So a friend tells you that you’re sending spammy-looking emails out. But it can’t be–you had no idea. You even check your sent email folder to see if you’re crazy, but all the emails look familiar. You respond bewildered to your friend, not knowing what to do. Have I been hacked??
The first thing to do is stay calm! Part of the scam here is to get people worried and scared that everything on their computer has been stolen, which is terribly unlikely. It’s most likely that this message was spoofed with your name and/or email but that your email wasn’t hacked.
If you think your computer has been hacked, but no-one has contacted you about a strange email, start at step 4.
Let’s do some discovery. Then figure out how to get cleaned up!
1. The first thing to do is to get a copy of the email “headers.” This is the code sent through the servers that contain an email. The headers are found by different means in each email client.
In Apple, click View —> Message —> Raw Source
In most Outlook versions, open the email in a new window, click File —> Properties
In Gmail, Click the down arrow, then click Show Original
All headers read from newest to oldest, so the top being the latest messages and the bottom being the originating headers. So look towards the bottom of the header and search up for the first instance of these:
“Received From: example1.com” and this server is who really sent the message
Look for the next “by: example2.com” to see who then received the message
X-Mailer is the device used to send the message.
You can also look for the line “DKIM-Signature” and find the d=somedomain.com. This is a third party sending an email but is authorized by somedomain.com.
*A more simple solution is to paste the header into Google’s Header Check at https://toolbox.googleapps.com/apps/messageheader/ and confirm the servers used match the real sender
If example1.com matches the From name domain, then this verifies this email as legitimate. If you notice that the example1.com is somewhere located in India or Belgium, completely different than the sender, it’s fair to say that this was a spoofed email.
If you’ve been spoofed, then it’s time to tell your friend that he/she should run their virus and malware scanner and add that sender to their blocked list (since it really isn’t you). In this case, that’s all. Spoofing happens all the time and there’s little you can do to prevent it. You haven’t been hacked, nothing has been stolen. No need to proceed to #2.
But, if your discovery from above shows the email to be legitimate, then someone is likely sending email on your behalf. This changes things. If you determine someone is sending emails on your behalf (or you aren’t sure), then you should take some action. Go on to #2.
2. Change your email password(s) and security questions immediately. If you have a lot of sensitive information on them, consider enabling 2-factor authentication. If your email has been blocked or you can’t log in, Use the recovery methods provided by the email company. Check your contacts list to make sure it’s still there.
3. Notify your friends that you’re account has probably been hacked and to not open any strange emails from you, especially attachments.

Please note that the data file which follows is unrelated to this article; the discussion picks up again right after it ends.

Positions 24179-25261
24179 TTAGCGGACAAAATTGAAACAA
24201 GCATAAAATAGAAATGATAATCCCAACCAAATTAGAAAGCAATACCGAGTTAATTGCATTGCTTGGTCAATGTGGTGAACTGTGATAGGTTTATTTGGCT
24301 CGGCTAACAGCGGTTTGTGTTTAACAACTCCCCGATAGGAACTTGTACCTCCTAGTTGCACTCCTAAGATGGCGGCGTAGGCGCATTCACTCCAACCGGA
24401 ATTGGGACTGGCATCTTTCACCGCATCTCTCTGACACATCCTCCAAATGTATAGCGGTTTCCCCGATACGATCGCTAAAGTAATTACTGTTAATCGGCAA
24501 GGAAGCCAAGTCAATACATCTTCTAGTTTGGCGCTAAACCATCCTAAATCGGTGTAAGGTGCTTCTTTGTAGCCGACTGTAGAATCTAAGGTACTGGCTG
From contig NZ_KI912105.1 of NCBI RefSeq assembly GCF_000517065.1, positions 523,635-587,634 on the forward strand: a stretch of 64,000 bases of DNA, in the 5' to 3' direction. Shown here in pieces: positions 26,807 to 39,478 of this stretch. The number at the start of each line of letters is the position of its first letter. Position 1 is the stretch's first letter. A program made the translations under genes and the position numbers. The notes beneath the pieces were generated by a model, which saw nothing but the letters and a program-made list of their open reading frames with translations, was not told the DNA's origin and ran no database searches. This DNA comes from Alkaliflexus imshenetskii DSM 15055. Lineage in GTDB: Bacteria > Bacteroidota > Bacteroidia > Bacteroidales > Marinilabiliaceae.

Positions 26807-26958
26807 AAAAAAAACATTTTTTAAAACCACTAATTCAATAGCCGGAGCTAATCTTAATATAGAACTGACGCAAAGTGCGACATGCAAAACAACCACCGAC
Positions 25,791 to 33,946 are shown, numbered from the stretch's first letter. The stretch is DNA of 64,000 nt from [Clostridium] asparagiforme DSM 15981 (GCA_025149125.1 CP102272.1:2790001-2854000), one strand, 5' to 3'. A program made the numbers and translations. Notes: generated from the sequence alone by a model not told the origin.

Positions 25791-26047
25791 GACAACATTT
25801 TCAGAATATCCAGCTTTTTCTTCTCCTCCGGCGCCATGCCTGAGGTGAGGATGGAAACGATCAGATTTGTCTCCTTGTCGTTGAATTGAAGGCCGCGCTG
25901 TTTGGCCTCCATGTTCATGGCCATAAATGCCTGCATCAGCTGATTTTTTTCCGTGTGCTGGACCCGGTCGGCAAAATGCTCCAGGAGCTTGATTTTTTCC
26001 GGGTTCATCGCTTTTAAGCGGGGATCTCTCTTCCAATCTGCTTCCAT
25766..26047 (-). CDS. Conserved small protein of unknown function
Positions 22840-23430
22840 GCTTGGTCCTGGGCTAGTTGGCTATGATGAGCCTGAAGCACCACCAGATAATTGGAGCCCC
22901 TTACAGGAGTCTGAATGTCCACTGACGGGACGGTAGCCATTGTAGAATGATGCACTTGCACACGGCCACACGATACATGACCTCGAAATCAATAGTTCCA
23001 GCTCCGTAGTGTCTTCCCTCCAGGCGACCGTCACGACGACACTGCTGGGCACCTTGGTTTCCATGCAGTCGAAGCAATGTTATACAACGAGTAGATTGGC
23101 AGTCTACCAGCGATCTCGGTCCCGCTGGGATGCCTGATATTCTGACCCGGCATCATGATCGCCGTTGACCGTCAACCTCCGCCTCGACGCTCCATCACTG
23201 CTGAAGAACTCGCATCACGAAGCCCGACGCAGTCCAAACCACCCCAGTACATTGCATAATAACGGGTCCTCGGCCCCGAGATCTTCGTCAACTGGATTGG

4. Virus Scans. Run your Antivirus Scanner in “Full Scan” mode. This will take a while, but you need to do this. Consider running a full Virus scan on your other computers to make sure nothing has spread.
What Virus Scan? Use whatever virus scan you have installed or consider switching to Kaspersky or Avast, which have the top ratings in 2018, if you think it’s not finding the virus. The best FREE antivirus is Avast, rated by Toms Guide and PC Magazine.
Free vs. Paid? Well, under normal conditions I recommend using free virus scanners. They usually take less resources and don’t bog the computer down when running a scan. However, these are circumstances I’d recommend a paid service:
- You have kids (or you) like to click on a lot of things, not always knowing if it’s safe.
- Your computer stores a lot of sensitive information.
- You want to “set it and forget it” and don’t mind paying for it.
- You think you may have been hacked big time! Now’s probably the time to pony-up.
5. Run a good malware scanner. Malwarebytes.com has a free one. For serious hacks, consider paying for a virus and malware scanner combo. Avast has a very reputable one this year.
6. Make a backup of your computer. Everyone should have a backup! Google “creating an ‘Image’ of your hard drive.” Keep this backup in case things get worse.
7. Contact Credit Agencies. Depending on how much sensitive information is stored un-encrypted on your computer (ie. bank info, social security numbers), consider contacting the credit agencies to see if anything has been run through your credit. Change banking and other sensitive website accounts you use online. If you don’t save a lot of this type of information, you can skip the hassle.
8. Run a scan of your Windows Operating Files to be sure your operating system is running correctly. To do this, in the search field, type “Command” without the quotes. Right-click on the Command Program and “Run as Administrator.” On a command line type “sfc /scannow” without the quotes.
9. If you can’t access your computer, follow instructions given by LifeWire.
10. Monitor your computer! If, after trying all of the above steps, it’s slow, freezes, restarts on its own, the next step is to reinstall Windows. But that’s for another article!
Feel free to reach out to us if you need any help. We offer free consultations by phone or through the help desk. Happy computing!